One theme of the anti-austerity demonstration in Dublin was the call for a 24 hour general strike by a number of left groups. The Socialist Workers Party (SWP) said that “one march is not enough – we need a 24 hour general strike”. The United Left Alliance (ULA) called for a “boycott of the Property Tax” and “for a 24 hour general strike – on 31 March next year”. The leaflet from the Socialist Party did not mention a general strike but said that the “mass campaign against Property Tax can be key to defeating austerity agenda . . challenge the sell-out of the trade union leaders – organise from below to strike against austerity.”
Repeatedly reference was made to the experience of workers in Spain, Portugal and Greece and sometimes unflattering comparisons with Ireland. General strikes against austerity have taken place in these countries but not in Ireland. Under the headline “How austerity can be defeated” an article in the Socialist Party paper says that “all that is needed is some leadership and direction. The union leaders should follow the example of workers in Spain, Portugal and Greece – a one day strike in Ireland of public and private sector workers against the cuts and austerity taxes would be a body blow against this weak government.”
Two questions immediately arise from such a call. What is the purpose of a general strike and how would one be brought about?
It is not stated explicitly by any of the groups demanding one but it must be assumed by the criticism of the failure of demonstrations and previous action, that the purpose a general strike is to stop austerity. Unfortunately reference to Spain, Portugal and Greece does not support such a claim. In all countries austerity has continued, if not intensified, despite general strikes. In fact, as we have noted here and in an earlier post Greece has had a huge number of general strikes but austerity there is the worst. So at the very least supporters of a general strike owe it to everyone to explain in what way it will work to achieve a specific purpose.
An argument can be made that a general strike will prevent austerity getting worse but again this is not the Greek experience. It can be argued that the situation would be worse if there was no resistance and as socialists we could all agree with this but this is not the argument being made, in so far as there is one. This argument appears to be that a general strike will not just prevent austerity from being worse than it might otherwise be but that it would stop austerity, or at least prevent it deepening.
The Socialist Party article claims that a general strike might destroy the Government. This is doubtful but even if it were true the experience of Greece bears witness to falling governments and continuing austerity.
So if the purpose of a general strike is not apparent the means by which one could be brought about seems even less clear.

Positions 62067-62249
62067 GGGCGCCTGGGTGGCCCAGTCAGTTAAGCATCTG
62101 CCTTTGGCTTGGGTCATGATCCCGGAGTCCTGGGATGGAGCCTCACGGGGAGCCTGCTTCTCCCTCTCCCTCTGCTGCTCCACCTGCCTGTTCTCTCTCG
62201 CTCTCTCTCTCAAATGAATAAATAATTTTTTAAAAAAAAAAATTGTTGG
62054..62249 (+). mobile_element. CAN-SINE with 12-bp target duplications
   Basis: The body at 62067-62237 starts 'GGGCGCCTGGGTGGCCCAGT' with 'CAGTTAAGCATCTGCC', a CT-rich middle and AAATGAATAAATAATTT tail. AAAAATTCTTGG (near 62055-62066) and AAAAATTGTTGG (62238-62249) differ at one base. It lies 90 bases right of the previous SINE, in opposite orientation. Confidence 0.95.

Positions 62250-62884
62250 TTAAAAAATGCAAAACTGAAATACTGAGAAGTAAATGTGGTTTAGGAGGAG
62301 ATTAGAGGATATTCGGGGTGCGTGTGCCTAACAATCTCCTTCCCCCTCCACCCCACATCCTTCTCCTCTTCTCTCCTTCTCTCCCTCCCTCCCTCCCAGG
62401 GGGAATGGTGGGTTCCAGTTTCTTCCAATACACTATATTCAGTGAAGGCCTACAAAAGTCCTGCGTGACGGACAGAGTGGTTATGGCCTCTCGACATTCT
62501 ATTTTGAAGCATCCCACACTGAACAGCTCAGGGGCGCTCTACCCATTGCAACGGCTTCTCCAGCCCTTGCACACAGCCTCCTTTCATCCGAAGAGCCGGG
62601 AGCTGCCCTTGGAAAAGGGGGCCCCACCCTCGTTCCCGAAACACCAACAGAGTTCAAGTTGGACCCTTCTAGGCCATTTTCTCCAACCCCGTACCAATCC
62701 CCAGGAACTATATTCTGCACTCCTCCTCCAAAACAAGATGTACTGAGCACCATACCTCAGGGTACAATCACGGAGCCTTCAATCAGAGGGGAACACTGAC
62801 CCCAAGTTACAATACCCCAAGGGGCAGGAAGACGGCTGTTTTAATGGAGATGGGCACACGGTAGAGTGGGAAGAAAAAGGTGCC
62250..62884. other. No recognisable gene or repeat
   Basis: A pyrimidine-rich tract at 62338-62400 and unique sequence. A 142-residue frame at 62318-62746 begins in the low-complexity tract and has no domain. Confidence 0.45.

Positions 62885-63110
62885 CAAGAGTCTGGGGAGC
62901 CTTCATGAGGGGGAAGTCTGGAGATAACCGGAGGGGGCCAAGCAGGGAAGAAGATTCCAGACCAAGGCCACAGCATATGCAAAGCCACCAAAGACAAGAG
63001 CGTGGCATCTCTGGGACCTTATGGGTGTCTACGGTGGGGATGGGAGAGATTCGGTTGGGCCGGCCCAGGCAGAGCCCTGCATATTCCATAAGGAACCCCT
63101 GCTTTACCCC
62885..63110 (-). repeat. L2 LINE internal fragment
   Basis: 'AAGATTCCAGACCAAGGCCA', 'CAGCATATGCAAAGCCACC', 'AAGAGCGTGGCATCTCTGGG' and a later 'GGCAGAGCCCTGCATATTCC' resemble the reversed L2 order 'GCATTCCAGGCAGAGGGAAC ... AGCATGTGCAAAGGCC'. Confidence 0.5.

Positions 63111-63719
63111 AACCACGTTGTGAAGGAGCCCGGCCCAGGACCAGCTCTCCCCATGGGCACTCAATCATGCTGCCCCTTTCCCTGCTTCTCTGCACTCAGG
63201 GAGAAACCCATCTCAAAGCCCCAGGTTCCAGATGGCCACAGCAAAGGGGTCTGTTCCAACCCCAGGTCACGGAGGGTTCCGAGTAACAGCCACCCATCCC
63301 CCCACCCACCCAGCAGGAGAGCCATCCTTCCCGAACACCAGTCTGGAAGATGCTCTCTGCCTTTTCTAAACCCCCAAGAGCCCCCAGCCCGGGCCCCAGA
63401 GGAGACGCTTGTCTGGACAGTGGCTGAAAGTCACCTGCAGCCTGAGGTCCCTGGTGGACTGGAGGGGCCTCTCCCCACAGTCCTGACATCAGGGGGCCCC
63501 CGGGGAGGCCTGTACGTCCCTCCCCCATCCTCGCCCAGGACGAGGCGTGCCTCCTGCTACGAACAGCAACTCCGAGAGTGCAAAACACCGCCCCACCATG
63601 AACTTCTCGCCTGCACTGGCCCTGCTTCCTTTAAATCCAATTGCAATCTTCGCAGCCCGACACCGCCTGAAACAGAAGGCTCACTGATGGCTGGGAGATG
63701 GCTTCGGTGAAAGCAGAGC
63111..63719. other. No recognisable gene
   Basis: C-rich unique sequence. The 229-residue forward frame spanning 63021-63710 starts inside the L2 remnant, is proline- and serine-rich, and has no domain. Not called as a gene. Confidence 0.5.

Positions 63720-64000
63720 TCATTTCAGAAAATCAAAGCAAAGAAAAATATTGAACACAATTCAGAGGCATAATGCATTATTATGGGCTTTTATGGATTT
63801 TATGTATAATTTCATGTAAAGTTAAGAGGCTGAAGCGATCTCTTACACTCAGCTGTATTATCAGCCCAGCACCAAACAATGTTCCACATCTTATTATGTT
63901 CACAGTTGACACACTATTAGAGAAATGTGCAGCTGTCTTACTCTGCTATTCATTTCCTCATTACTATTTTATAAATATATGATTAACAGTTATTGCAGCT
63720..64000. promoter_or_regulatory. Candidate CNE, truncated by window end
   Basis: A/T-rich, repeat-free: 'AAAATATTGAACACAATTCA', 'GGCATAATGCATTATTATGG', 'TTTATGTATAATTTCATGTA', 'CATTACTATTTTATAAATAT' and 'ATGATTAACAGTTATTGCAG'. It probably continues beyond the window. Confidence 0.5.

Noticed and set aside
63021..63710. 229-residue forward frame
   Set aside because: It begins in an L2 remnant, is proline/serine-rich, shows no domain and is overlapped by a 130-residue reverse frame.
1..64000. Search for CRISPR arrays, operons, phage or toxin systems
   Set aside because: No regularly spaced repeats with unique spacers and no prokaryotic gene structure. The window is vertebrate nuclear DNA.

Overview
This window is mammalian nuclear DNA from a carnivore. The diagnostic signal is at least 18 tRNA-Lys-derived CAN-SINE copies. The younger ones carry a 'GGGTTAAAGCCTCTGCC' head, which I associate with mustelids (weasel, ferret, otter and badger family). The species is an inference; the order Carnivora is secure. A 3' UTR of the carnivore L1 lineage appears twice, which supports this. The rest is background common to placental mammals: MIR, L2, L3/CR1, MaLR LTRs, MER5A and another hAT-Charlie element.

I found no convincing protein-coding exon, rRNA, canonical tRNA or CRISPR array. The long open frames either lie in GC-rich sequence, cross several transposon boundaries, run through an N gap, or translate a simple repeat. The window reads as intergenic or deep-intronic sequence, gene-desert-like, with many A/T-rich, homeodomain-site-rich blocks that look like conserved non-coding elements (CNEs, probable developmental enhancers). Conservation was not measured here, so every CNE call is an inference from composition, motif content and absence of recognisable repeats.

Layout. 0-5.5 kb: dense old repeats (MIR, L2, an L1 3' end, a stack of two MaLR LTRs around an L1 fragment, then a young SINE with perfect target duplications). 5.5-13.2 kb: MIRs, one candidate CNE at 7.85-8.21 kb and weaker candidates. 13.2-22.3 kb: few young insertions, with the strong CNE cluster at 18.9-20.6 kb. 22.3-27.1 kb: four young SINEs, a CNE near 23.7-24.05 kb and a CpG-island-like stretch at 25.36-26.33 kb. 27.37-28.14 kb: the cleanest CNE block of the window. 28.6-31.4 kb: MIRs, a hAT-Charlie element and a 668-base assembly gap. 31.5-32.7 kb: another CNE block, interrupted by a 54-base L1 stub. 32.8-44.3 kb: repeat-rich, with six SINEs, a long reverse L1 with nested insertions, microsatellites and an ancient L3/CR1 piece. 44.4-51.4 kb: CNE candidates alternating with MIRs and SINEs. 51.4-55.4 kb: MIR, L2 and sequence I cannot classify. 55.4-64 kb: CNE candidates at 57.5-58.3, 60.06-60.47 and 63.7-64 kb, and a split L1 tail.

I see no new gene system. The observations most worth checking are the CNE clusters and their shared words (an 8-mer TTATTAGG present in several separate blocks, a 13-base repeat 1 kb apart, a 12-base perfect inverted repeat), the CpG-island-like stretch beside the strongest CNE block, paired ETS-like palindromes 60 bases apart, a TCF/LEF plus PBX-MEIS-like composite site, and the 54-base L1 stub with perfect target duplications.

Two problems are posed. What is the role of the Irish Congress of Trade Unions (ICTU) and the trade union leadership generally and what is the role of the Left and rank and file activists inside and outside the trade unions?
Two criticisms of the approach of some on the Left have been levelled here. It is argued that while the call for a general strike is a good one it is a mistake to pose it as a demand on the rotten ICTU leadership. This is because such a demand would confuse those working people looking to the ULA through implying ICTU would carry through on such a call. Even if forced to give nominal support their role would be to minimise its impact and undermine its success. Any mention of ICTU should be to expose their role not imply that they could be on our side.
There are various formulations relating to how we should approach the question of the ICTU leadership. The Socialist Party proposes to “challenge the sell out of the trade union leaders – organise from below to strike against austerity.” “There is a rotten trade union leadership – we need a revolt from below which either pushes them into action or else has the power to push them aside.”
The Socialist Workers Party says that “trade union members and activists should unite and campaign within all unions to demand that the union leaders organise a fight back – organising demonstrations is not enough – real action including strike action against austerity is needed now.” It argues that “resistance (has been) held back because most union leaders are in the Labour Party. Break all links with this Party and remove people who support them from the leadership of our organisations.”
It is clear, from the size of the anti-austerity demonstration compared to that of earlier ICTU organised events, that there is currently not a large enough unofficial or rank and file movement either within or outside the trade unions calling for, never mind in a position to organise, a general strike. It is not on this basis a realistic short term possibility. At the moment the only body with the authority, credibility and organisation to call a general strike is ICTU. It is the unchallenged leadership of the trade union movement and of the vast majority of its members. However much we might regret that fact it is nevertheless the case.
Unrivalled in its position of leadership it certainly has the authority no other grouping has. It is the only body currently, which if it issued a call, would be seen as credibly being able to threaten the Government with such an action. There is no other organisation with the capacity to mobilise the trade union membership and organise a general strike.
However much we also reject their claim to be against austerity the majority of Irish workers have not consciously rejected their leadership. The vast majority of workers not totally cynical either accept that all that can be done is being done or that austerity is inevitable or that they wish, hope or believe that something more could be done but don’t know what that something is or how it could be made to come about. Irish workers are angry but they have no clear idea about what to do about it and have no clear and united vision of what the alternative might be. The general election that voted in a Fine Gael dominated Government and the passing of the Austerity Treaty referendum are confirmation of this.